Channel levels adjustment question

Discussion in 'Archived Threads 2001-2004' started by Andre Barros, Mar 14, 2003.

  1. Andre Barros

    Andre Barros Stunt Coordinator

    Joined:
    Mar 12, 2003
    Messages:
    72
    Likes Received:
    0
    Is it normal to have to adjust the levels of your channels for different movies you watch? In my case, sometimes the movie sounds perfect with all the channels at the same level but sometimes I have to raise the center channel level or lower the surround to make the sound better. Any thoughts?

    Regards,

    André
     
  2. Mike_J_D

    Mike_J_D Stunt Coordinator

    Joined:
    Mar 3, 2003
    Messages:
    213
    Likes Received:
    0
    Hey Andre, I know what your saying. Usually I just turn up the master volume. Did you check your levels with a SPL? If not you might want to do that. Does the volume in your center channel only decrease on DTS movies? Or does it do it on both DD and DTS? DTS is notorious for the center channel being low and having more surrounds.

    Welcome to the forum.....even though I've only been a member a little bit longer then you. Hope this helps. Mike
     
  3. Vince Maskeeper

    Vince Maskeeper Producer

    Joined:
    Jan 18, 1999
    Messages:
    6,499
    Likes Received:
    0
    There is a calibrated level you can achieve with a test disc like Avia, once I've set that, I don't find myself tweaking the levels (as some films just ahve less surround activity than other for example- I don't try to rework my equipment to make everything the same).

    -Vince
     
  4. Wayne A. Pflughaupt

    Joined:
    Aug 5, 1999
    Messages:
    6,061
    Likes Received:
    25
    Location:
    Katy, TX
    Real Name:
    Wayne
    Aaron,

    I do feel the need on occasion to boost the center channel. But it’s pretty rare. With me it’s not that there just isn’t enough happening in the surround channels. Typically it will be with an action flick or TV show that they just didn’t do a good job of mixing the voices, and the dialog is “buried” by all the other stuff going on in the other channels.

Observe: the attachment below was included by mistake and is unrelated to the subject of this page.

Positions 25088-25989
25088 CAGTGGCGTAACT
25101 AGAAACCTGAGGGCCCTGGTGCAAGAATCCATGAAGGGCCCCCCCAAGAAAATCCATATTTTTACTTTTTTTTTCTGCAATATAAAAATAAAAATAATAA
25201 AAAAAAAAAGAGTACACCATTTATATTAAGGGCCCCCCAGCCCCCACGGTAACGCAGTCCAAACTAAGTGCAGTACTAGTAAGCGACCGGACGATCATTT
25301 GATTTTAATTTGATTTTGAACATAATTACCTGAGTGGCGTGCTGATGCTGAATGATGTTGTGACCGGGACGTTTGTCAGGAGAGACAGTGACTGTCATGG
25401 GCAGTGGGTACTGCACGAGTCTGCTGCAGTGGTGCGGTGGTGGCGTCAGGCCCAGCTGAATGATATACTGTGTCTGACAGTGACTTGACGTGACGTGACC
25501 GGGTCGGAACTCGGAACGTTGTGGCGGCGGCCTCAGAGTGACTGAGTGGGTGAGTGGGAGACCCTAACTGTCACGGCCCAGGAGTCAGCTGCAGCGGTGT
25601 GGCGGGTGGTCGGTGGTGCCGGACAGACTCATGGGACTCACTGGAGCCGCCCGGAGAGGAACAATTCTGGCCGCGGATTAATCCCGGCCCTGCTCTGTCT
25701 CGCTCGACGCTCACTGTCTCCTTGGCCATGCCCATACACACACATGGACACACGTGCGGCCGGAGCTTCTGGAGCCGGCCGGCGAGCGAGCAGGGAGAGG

Just keep track of your reference setting and put it back where it’s supposed to be after you’re done with that viewing.

    Regards,
    Wayne A. Pflughaupt
     
  5. Bob McElfresh

    Bob McElfresh Producer

    Joined:
    May 22, 1999
    Messages:
    5,182
    Likes Received:
    0
    There ARE some movies I have to up the center volume as well.

    But sometimes this has been because the center speaker is simply sitting on the TV or pushed back or fireing over the heads of the listeners.

    Try a laser-pen on top of the center speaker to see where the center is really pointing. Rubber door wedges are a cheap way to make feet and give you some downward tilt.

    Also, pull the center speaker forward so it over hangs the face of the TV by about 1/4 inch. This prevents the face of the TV from acoustically coupling to the speaker.

    Then use the laser pointer to see where the L/R speakers are focused at. There are 3 popular ammounts of toe-in for the L/R speakers:
    • A - Focus 1-2 feet in front of the primary listener (this is the traditional 2-channel music alignment).
    • B - Focus exactly on the primary listener.
    • C - Focus 1-2 feet behind the primary listener.

    IMPORTANT: After playing with alignments be sure to use an SPL meter to re-adjust the levels. It's shocking how different the volume can be with a small change in speaker angle.

    Andre, try option C from above. Having the center speaker directed at your head, but the L/R speakers focusing behind you may help emphasize the center and keep the L/R speakers from swamping out the dialog.

    Hope this helps.
     

Share This Page